"You've got to realize how frustrated they become," he said, "after they've built up all this esteem, and that kind of esteem is taken away."
And research by the Boston School Department shows many dropouts want to catch up on their education.
"Nobody talks to dropouts after they leave - nobody," said PIC's executive director, Neil Sullivan.
"We can talk kids back into the system in a minute," he said.
Allen mentioned his experience of making contact with a dropout - repeatedly.
"The student said, 'When you first called me on the phone, you said you would call me back and I didn't believe you. But you did call me back, and you continued to call me back, you know, and thanks for that &endash; because of that I'm back in school,'" said Allen. His conclusion: personal contact "is the biggest thing."
On Jan. 27, at Freedom House in Grove Hall, students and adults kept referring to personal contact as a tool in dropout prevention. Their discussion was part of a forum on the racial gap in achievement organized by Community Partners for a New Superintendent.
When asked what would make school a place where students want to be, one student answered, "More teachers who understand us, instead of pushing us to the side." Another said students, "need to feel that things they learn in the classroom are applicable" to the real world. Yet another student said, "We should have after-school programs so we could do our homework, and teachers to help us."
Students also suggested mentors who could talk to them about their personal problems - "because," said one student, "a lot of stuff that goes on at home is on our mind during the school day."
Said Boston School Committee member Marchelle Raynor: "We've got to be in a relationship with their families if we're going to be teaching their children."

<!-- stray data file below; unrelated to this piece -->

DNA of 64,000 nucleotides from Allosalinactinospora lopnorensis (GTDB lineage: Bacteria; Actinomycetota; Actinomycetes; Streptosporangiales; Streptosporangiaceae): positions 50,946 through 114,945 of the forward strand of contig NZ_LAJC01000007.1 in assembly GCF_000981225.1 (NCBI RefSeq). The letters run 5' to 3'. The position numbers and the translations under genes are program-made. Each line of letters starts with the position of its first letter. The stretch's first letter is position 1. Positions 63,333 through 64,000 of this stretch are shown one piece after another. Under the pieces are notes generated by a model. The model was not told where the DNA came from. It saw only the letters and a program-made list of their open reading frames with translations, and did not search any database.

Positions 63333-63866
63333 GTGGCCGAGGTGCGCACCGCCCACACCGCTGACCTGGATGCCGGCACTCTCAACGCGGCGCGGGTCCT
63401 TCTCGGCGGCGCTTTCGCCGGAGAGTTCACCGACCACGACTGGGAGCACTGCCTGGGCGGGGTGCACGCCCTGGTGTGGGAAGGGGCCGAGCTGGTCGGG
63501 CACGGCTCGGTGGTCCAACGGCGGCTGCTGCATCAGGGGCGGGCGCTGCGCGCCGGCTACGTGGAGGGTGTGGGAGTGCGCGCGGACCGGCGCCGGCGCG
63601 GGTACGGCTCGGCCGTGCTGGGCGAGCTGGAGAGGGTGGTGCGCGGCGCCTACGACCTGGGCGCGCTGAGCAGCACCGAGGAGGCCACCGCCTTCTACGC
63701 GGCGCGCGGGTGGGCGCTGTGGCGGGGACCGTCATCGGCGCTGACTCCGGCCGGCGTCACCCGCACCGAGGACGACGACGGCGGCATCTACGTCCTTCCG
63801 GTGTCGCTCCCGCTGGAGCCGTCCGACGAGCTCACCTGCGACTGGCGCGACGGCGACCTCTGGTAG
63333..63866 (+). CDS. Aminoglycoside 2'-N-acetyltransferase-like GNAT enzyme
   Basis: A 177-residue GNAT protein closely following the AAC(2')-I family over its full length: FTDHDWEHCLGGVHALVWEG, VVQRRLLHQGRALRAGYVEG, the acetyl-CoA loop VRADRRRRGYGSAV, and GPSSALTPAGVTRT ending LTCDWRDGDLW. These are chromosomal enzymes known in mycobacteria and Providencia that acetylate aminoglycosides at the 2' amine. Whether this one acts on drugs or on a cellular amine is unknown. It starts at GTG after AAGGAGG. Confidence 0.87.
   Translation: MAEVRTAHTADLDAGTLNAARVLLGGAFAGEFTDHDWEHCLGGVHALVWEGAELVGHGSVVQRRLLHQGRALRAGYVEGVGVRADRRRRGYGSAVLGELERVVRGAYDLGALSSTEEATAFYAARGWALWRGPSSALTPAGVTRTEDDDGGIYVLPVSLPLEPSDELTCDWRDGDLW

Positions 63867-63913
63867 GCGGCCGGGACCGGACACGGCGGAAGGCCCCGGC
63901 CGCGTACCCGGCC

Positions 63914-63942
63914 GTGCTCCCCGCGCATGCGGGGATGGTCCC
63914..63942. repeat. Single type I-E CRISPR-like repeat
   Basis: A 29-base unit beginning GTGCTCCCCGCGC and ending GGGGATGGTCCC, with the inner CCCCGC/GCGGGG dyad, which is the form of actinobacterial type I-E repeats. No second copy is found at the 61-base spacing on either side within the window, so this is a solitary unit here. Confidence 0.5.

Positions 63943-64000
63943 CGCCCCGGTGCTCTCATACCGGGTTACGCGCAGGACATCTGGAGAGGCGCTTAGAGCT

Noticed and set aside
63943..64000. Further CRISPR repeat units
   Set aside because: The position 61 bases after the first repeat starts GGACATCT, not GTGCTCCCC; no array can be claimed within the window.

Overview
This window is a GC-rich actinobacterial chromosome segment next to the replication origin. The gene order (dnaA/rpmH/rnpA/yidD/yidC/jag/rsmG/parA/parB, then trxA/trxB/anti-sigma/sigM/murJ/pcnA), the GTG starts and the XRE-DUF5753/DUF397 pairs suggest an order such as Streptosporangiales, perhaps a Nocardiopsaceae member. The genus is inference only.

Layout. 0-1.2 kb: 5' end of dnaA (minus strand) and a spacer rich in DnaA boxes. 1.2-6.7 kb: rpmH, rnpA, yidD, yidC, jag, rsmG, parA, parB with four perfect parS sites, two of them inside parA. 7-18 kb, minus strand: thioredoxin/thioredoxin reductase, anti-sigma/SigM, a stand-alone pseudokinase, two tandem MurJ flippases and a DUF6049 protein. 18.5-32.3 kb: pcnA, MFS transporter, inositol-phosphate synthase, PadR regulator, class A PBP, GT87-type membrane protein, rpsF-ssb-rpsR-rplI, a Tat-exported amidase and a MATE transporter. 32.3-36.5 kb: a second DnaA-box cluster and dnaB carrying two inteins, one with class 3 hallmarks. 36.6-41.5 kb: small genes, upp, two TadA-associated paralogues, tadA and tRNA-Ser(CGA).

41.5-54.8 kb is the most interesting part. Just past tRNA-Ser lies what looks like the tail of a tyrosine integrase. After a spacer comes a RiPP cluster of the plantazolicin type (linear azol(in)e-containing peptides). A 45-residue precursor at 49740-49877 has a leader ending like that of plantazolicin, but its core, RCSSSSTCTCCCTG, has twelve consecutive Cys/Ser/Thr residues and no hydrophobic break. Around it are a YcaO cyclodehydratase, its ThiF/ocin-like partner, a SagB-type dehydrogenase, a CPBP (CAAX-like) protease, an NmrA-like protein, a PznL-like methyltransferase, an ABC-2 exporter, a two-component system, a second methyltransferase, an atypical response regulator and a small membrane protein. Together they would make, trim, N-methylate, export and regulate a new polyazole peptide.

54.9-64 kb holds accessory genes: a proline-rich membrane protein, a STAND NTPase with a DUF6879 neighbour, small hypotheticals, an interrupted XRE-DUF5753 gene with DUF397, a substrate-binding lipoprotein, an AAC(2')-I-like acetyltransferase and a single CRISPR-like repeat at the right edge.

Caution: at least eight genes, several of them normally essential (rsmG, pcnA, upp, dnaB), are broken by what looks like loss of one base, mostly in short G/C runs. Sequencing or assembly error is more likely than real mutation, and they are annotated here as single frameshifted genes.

While students and adults in one group at Freedom House were talking about the dropout problem, other groups were talking about the effect of violence and the difficulties of students with learning disabilities and limited English proficiency.
At the panel discussion the day before, Sullivan spoke about early response to the most predictable dropouts--typically students with attendance problems or above normal age for their grade level. He said the remedies would have to include work with agencies outside the school system, including the Division of Youth Services, and getting "mental health out of the closet."
"Education is not the problem," he said. "Education is the solution."
Among parents and students in the circle at Freedom House, education was still part of the problem. When the group's facilitator summed up the discussion for Boston School Superintendent Michael Contompasis, she told him burnt-out teachers should be replaced by "independent people with vision - not just the usual business model."
While saying that "ninety-five percent of the people that work in this organization do care," Contompasis did have two dramatic ideas for turn-around. One was to designate ten "superintendent's schools," under-performing schools where there would be more flexibility to change educational strategy and staffing, under "a group of like-minded people." That change would also require agreement with the Boston Teachers Union.
The "superintendent's schools" are also a more proactive version of the recent decision to reorganize Boston English High School, whose persistent underperformance triggered pressure from the Mass. Dept. of Education. "I do not want to see another English High situation on my watch," said Contompasis. If it were not for the school's 200-year history, he said, "I would close it."
The other idea was to have a high school fair - not for students coming out of the 8th grade, but for dropouts in search of schools or alternative programs such as Boston Evening Academy (a success whose main drawback, says Contompasis, is that "it's not big enough").
In the give-and-take at Freedom House, there were more ideas: arts programs, parental leave for class-time visits, attention to victims of violence, more youth workers, after-school programs, even helping students in those programs with the added cost of transportation.
At the Rennie Center discussion, some of the talk was more sweeping and ambitious. Governor Deval Patrick's Education Advisor, Dana Mohler-Faria, called the figures presented by Sum "a wake-up call" and said the new administration was trying to "move forward with bold change."
Sullivan said it was time for something that could fit on a bumper sticker: cutting the dropout rate in half in five years.
"It's a policy driver that will inspire and motivate," he said.
"We can turn this thing around in about five years," he said. "But we have to hurry."
Chris Lovett is the news director and anchor of BNN-TV's Neighborhood Network News. For more of his analysis on city issues, check out his CivicBoston blog: www.civicboston.blogspot.com